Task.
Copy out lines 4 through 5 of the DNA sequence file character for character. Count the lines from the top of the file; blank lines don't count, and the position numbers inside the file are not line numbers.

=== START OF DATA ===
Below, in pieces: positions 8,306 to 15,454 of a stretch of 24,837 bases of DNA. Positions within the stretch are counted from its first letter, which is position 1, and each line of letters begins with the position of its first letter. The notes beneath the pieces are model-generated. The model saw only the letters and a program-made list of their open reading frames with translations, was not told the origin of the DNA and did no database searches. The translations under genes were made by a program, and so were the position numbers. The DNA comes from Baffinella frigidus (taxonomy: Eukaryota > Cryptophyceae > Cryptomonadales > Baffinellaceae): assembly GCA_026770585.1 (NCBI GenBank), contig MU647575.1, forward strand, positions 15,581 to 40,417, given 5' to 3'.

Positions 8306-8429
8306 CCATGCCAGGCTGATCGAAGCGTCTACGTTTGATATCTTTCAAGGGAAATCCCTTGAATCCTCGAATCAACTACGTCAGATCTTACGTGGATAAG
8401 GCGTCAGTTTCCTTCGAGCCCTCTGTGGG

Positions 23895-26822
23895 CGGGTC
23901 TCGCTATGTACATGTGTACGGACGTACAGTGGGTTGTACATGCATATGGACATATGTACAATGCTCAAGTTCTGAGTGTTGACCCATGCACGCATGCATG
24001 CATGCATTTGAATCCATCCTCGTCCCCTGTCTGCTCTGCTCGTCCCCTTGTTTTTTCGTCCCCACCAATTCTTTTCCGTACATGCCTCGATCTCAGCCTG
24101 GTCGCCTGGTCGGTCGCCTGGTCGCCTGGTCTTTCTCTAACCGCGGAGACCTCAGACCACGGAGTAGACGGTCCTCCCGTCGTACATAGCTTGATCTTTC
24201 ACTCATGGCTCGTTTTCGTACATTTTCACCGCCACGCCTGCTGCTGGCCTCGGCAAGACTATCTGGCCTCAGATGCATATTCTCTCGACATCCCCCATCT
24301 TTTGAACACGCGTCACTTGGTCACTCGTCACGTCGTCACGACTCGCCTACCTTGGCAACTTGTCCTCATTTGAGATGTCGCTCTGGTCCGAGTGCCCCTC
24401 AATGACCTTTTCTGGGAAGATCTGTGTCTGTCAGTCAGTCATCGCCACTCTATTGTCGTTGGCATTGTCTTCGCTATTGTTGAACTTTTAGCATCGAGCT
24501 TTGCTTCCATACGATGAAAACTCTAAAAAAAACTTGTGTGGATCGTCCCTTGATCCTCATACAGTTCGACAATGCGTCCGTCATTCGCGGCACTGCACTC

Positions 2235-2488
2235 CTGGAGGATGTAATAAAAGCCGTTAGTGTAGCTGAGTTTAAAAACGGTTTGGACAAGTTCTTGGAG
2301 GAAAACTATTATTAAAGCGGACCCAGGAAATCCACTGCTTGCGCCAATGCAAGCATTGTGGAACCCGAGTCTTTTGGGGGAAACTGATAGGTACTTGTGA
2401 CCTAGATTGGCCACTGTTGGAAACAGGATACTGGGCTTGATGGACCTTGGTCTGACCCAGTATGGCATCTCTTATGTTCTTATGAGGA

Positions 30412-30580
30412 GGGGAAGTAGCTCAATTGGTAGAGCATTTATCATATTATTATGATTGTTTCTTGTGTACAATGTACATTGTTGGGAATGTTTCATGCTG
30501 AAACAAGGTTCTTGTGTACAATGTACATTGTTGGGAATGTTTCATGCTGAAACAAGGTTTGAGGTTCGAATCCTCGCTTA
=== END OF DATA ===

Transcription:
8401 GCGTCAGTTTCCTTCGAGCCCTCTGTGGG

Positions 23895-26822